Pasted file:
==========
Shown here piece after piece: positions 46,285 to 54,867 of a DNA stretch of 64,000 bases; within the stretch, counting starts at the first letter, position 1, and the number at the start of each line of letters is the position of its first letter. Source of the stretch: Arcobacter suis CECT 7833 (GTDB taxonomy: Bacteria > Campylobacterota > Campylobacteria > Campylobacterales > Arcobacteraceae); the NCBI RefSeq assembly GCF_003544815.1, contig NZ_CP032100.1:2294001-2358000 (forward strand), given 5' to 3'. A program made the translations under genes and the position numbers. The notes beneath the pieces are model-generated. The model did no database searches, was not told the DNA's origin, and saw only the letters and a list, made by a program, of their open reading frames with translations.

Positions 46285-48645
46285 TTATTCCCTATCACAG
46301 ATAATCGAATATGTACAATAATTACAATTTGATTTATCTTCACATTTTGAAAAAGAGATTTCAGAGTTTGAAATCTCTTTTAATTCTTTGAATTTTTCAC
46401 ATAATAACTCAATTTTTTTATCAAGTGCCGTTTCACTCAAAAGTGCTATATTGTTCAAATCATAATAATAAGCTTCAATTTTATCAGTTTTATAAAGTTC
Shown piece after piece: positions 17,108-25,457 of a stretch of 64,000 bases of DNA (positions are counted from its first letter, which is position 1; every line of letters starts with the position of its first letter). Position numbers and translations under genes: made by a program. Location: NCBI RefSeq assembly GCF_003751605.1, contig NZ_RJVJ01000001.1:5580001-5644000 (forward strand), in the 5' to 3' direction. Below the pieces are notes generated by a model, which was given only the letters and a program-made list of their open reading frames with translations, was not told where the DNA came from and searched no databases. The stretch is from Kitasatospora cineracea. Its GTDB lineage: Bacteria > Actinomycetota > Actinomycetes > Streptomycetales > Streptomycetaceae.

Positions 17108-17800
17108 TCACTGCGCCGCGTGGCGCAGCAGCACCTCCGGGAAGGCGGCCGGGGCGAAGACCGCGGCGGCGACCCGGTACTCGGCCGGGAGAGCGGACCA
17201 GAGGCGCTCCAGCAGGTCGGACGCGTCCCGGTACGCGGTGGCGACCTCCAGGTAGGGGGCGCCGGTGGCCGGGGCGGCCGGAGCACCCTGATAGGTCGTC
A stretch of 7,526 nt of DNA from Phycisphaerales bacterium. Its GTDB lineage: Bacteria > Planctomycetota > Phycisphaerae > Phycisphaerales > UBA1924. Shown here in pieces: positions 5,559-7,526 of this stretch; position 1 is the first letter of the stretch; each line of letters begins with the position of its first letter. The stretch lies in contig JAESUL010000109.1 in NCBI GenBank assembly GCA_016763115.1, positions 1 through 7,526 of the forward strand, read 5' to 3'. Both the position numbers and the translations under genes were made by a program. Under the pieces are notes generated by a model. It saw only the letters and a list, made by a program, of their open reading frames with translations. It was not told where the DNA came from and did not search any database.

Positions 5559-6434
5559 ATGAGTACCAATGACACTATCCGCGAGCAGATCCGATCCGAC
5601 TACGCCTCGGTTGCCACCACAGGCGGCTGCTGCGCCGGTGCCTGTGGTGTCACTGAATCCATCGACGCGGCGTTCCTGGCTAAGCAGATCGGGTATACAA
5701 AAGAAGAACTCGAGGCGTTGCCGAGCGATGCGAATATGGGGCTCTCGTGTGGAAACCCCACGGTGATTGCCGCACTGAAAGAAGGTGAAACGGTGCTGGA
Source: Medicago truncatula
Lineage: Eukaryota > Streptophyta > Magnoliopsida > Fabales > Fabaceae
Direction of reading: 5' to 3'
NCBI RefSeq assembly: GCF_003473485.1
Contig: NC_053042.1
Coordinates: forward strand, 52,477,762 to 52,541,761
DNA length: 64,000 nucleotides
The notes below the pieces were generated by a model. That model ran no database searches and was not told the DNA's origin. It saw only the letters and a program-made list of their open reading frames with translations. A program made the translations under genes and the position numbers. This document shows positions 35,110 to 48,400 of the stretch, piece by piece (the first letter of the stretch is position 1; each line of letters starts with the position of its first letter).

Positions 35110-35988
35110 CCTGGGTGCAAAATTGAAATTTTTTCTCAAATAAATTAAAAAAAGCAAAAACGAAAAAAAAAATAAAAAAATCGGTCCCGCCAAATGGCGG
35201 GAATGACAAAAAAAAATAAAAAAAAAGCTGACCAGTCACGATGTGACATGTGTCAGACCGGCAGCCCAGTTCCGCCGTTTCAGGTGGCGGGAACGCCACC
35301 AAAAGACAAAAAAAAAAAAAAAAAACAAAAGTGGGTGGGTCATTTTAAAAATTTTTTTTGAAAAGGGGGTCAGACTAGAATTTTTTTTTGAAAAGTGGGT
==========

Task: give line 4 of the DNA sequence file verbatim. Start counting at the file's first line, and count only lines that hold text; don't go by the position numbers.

46301 ATAATCGAATATGTACAATAATTACAATTTGATTTATCTTCACATTTTGAAAAAGAGATTTCAGAGTTTGAAATCTCTTTTAATTCTTTGAATTTTTCAC